This module models the UDL Principles of Representation and Action and Expression.

Inquiry-based Learning

Using Presentation Homework Problems to Enhance Engagement

Introduction

If you ask students, academia is full of right and wrong answers. However, Dr. Vicki Klima, Professor of Mathematical Sciences, disagrees: "I think that in general, we believe that math is about the right answer. But it's not so much about the right answer. It's about logical thinking. And the way we progress through to the solution is more important than the number that you write at the end."

In her algebra classes at Appalachian State University, Dr. Klima utilizes an inquiry-based learning approach called presentation problems. In this method, students attempt to solve a mathematical problem, work towards a solution, and write down their questions in places where they are stuck. Then, in class, a student is asked to present the problem and their solution on the board for the class to discuss. Students then correct their work or answer their questions during the class review. The technique emphasizes process over product and identification of strengths as well as weaknesses; it reduces student stress, and increases student involvement. Best of all, it is a practice that can be applied across disciplines.

Objectives

UDL Alignment

Each College STAR module explains how a particular instructional practice described within the module aligns with one or more of the principles of UDL. This module aligns with Provide Multiple Means of Action and Expression, Principle II; and Provide Multiple Means of Engagement, Principle III.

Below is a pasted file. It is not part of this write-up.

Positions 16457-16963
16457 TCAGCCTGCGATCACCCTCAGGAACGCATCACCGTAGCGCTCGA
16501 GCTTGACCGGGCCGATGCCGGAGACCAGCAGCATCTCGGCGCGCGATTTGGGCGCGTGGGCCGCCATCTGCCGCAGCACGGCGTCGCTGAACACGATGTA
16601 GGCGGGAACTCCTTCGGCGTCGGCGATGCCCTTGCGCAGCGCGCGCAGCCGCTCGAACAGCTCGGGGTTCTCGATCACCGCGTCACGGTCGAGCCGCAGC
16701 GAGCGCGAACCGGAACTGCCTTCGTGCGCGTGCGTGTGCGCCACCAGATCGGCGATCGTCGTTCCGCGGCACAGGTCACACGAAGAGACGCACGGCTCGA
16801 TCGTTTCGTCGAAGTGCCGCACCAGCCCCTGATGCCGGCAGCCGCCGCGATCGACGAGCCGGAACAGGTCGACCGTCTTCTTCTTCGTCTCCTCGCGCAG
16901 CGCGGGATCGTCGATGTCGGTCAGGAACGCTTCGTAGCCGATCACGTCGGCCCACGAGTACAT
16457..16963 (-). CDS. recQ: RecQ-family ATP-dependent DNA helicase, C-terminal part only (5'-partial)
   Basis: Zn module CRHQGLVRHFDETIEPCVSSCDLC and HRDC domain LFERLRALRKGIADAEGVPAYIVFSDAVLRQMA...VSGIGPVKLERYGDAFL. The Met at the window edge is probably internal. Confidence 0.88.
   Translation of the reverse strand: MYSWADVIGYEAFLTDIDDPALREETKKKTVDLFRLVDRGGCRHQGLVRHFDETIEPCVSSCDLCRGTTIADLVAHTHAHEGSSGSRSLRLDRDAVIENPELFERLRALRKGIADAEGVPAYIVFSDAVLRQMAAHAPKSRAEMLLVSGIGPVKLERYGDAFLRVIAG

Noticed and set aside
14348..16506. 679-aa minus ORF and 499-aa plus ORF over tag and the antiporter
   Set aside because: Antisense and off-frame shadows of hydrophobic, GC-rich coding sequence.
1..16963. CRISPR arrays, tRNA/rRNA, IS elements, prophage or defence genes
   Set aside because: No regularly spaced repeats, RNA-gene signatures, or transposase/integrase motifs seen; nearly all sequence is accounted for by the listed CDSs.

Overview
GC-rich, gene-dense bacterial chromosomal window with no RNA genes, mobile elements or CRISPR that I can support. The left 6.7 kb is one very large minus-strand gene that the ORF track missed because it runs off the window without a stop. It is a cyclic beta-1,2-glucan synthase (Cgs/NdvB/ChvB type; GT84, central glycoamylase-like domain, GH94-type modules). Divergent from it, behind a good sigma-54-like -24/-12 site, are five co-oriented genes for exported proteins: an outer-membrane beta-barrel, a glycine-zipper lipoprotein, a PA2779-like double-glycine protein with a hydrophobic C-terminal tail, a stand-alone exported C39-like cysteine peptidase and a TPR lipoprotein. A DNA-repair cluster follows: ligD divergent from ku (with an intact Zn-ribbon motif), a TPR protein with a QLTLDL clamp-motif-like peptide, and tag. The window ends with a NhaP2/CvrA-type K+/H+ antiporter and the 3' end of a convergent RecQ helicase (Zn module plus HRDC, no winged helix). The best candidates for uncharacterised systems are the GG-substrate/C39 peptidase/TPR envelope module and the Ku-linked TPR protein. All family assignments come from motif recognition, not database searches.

Module Alignment with Provide Multiple Means of Action and Expression

The practice of implementing presentation problems aligns with UDL Principle II: Provide Multiple Means of Action and Expression. In particular, presentation problems align with Guideline 6.4: Enhance capacity for monitoring progress. Dr. Vicki Klima grades her algebra homework presentation problems by evaluating what students have prepared before class-specifically what questions they posed in parts of the solution and the answers to these questions that they wrote during the class discussion of the solution. By encouraging students to articulate their questions when they unsure of the next step, Dr. Klima is helping students become more cognizant of their learning. Students pinpoint exactly where in the process they need help to solve an individual algebra problem-as well as that category of problems and the course as a whole. Thus presentation problems teach students a methodology for solving all problems. Students encounter many unfamiliar and confusing situations in college in which they do not know how to proceed; however, by making an attempt to solve a problem and posing questions where they are confused or unsure, students appropriately approach the solution to any problem.

Module Alignment with Provide Multiple Means of Engagement

This module also aligns with Principle III: Provide Multiple Means of Engagement, specifically the following Guidelines-8.2: Vary demands and resources to optimize challenge; 8.3: Foster collaboration and communication; 8.4: Increase mastery oriented feedback; and 9: Provide options for self-regulation. Dr. Klima assigns three to four problems a week for homework; students work to the best of their ability; then all discuss the solution as one student presents a solution on the board. Since the demands and challenges of these homework problems can vary, the opportunity to note questions when students become stuck in a solution allows more collaboration and communication. By writing and answering their own questions with the support of others, students learn not only to target their inquiry, but also to internalize the ability to offer and receive critical feedback. This process offers multiple opportunities for self-regulation in motivation, coping skills, and self-assessment and reflection.

Instructional Practice

This module covers information about Inquiry-based Learning, which is clearly linked to the principles of Universal Design for Learning–Multiple Means of Action and Expression, and Multiple Means of Engagement.

In her junior-level algebra classroom, Dr. Vicki Klima assigns three or four homework problems per week. Students attempt to solve each problem, noting places when they are confused or unsure of how to proceed. In each of these places, students frame their note as a question.